In 1907, approximately, the renowned French chef Escoffier invented tournedos Rossini, "a filet mignon served with foie gras and sauced with a reduced veal stock and a scattering of black truffles." The same year, a Japanese chemist named Kikunae Ikeda began a quest to understand the taste of Dashi, Japanese kelp broth. He found the same elusive taste in soy sauce, asparagus, tomatoes, cheese, fish, and meat.
Ikeda eventually identified glutamic acid as the underlying molecule for this taste. He claimed that a taste bud for this substance existed along with the widely recognized four taste bud types for detecting salt, sugar, bitter (or alkaline) substances, and acids. Ikeda's analysis showed that glutamate broke down easily, but that monosodium glutamate, a salt of glutamate, could be manufactured and used as a food additive to boost the delicious quality of food. He used the Japanese word for delicious, umami, to describe it. Though the substance became widely used, his science was doubted for almost 100 years: experiments in 2000 and 2002 finally confirmed that the human tongue has umami receptors.
Veal stock and its derivitive demi-glace sauce, are fundamental to Escoffier's cooking. These preparations are incredibly rich in glutamates. They evoke a deeply felt response, a sense of delicious quality, when used in the dishes he invented. His process for making veal stock develops the protein from veal bones and other ingredients, and dissolves the glutamate in the broth. Beyond this ingredient, Escoffier's innovations in serving food hot and in simplifying and separating dishes (instead of a huge decorative buffet service of elaborate presentations) brought out subtle flavors, which are more perceptible in hot, isolated sips or morsels.
The parallel story of the intuitive artist of cuisine and the analytical chemist begin one of the many fascinating chapters of Jonah Lehrer's Proust was a Neuroscientist. After describing these two fundamental discoveries, Lehrer describes current experiments in understanding what happens with the body and brain when one tastes. He presents the complexity of understanding the combination of objective and subjective experience. He suggests how Escoffier understood how to work with this challenging combination: to use the power of suggestion to make diners enjoy and appreciate their food. He also describes some recent experiments showing the subjectivity of wine tasting -- and exploding many claims to expertise.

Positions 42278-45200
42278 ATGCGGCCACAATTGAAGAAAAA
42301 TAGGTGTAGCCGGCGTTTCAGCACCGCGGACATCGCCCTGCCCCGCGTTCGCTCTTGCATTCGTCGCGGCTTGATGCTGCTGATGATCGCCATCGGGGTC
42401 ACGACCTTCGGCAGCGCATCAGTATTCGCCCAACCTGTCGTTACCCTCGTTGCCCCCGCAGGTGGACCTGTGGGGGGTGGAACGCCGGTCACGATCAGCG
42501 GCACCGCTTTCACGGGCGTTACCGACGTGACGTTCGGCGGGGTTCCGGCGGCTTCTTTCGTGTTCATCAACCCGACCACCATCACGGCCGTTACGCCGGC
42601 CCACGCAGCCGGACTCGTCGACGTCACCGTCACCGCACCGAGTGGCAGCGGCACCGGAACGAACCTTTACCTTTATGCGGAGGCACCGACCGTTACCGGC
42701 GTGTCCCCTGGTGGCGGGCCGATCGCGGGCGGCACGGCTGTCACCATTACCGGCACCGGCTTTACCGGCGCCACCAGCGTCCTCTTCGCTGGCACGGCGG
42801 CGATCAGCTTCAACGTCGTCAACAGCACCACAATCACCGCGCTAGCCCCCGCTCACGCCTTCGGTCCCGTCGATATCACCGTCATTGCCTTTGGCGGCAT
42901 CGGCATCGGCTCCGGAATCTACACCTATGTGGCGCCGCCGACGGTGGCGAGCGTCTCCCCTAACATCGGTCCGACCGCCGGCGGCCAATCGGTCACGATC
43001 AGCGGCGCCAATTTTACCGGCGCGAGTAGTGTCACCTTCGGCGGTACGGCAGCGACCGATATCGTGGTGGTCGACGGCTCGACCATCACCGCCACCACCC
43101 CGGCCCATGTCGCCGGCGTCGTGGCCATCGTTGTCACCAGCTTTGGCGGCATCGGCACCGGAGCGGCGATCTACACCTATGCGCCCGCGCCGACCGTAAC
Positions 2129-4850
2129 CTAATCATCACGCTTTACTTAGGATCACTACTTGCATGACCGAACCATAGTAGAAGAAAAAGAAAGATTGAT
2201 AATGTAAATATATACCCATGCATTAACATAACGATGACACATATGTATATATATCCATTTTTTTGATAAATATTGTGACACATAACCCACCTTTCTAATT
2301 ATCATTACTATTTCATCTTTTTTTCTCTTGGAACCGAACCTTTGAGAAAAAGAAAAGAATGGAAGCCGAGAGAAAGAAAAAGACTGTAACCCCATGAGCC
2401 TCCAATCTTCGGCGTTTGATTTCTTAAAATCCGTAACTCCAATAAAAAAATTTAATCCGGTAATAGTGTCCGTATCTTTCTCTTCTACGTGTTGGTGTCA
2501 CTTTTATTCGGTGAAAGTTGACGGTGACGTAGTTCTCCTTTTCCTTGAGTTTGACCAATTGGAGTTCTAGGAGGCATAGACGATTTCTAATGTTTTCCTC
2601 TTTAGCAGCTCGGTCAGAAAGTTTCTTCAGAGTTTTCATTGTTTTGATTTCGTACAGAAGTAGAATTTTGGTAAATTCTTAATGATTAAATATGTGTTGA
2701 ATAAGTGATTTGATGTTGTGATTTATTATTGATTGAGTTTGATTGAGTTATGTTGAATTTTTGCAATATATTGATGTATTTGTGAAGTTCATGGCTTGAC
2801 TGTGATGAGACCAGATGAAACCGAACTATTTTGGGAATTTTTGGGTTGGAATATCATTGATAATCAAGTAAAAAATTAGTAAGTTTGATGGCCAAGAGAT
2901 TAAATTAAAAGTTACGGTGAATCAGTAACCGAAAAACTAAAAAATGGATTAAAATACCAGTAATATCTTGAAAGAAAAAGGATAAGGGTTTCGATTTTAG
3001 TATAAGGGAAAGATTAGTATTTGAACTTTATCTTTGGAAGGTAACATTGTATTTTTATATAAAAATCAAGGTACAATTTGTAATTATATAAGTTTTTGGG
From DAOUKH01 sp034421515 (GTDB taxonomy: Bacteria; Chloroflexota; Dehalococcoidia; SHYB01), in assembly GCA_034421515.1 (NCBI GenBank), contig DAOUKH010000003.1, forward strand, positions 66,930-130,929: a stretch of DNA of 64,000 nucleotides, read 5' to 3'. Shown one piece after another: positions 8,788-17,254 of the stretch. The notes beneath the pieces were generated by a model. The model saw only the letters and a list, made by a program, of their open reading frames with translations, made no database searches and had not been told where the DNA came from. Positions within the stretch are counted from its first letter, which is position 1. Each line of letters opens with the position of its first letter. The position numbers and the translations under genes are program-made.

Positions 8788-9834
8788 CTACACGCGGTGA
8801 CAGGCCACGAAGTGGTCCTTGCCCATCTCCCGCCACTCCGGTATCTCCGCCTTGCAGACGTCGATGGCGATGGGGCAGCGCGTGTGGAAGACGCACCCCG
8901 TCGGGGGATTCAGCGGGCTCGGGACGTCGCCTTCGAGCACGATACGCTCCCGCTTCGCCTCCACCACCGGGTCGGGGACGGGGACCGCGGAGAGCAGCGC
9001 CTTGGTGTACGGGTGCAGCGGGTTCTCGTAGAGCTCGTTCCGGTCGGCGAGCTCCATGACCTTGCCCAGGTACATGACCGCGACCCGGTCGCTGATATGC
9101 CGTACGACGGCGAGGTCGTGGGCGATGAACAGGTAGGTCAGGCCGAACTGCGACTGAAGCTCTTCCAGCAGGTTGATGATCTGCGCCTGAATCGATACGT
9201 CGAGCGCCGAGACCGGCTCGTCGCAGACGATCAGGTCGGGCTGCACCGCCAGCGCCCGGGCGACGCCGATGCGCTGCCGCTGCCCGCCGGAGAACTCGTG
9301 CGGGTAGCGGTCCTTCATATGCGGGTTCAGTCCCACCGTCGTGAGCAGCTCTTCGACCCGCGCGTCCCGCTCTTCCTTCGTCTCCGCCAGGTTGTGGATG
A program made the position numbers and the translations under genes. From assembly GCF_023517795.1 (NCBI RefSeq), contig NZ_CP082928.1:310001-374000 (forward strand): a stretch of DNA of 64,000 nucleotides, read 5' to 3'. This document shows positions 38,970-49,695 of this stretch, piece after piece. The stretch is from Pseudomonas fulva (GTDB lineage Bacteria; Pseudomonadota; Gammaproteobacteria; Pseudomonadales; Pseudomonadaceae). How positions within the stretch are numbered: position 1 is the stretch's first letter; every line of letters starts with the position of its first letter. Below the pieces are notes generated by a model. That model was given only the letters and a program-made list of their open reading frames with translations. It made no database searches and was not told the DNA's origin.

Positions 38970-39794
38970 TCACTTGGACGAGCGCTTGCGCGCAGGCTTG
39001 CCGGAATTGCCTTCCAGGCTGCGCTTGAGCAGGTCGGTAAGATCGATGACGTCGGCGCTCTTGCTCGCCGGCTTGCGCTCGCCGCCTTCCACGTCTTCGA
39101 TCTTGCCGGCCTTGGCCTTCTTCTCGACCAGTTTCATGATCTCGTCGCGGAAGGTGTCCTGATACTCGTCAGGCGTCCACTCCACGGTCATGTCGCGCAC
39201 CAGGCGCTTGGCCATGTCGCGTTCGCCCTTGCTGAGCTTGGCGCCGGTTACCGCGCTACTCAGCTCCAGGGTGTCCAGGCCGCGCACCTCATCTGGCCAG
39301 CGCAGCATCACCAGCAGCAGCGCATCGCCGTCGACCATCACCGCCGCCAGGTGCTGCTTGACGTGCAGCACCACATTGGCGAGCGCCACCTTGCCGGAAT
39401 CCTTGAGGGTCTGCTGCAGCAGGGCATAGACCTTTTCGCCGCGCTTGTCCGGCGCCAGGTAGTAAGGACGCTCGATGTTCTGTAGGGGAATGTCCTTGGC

Our neurological reality, says Lehrer, is that "When we sense something, that sensation is immediately analyzed in terms of previous experience." And "The fallibility of our sense -- their susceptibility to our mental biases and beliefs -- poses a special problem for neural reductionism. ... what we experience is not what we sense. Rather experience is what happens when sensations are interpreted by the subjective brain." (p. 69 and 70)
Further, individuals vary in their underlying taste (and smell) sensitivity to many specific substances. As people taste more things, the make up of their sensory apparatus changes: more odor receptors develop and sensory perception alters. Escoffier, claims Lehrer, realized this, and reacted, for example, by offering tasting menus so that individuals could develop their palates. Neuroscientists have codified what the culinary artist learned by another sort of observation.
"Cooking is a science and an art," says Lehrer. (p. 74)
In each chapter of his fascinating book, Lehrer contrasts artists' perceptions and insights against the finding of neuroscientists: two ways to often discover the same thing. Proust's depiction of memory, Gertrude Stein's experimental linguistics, Virginia Woolf's search to understand consciousness, and Stravinsky's use of shocking sounds all make for interesting material for Lehrer's chapters. Again I must thank my cousins Bill and Barbara for recommending a wonderful book.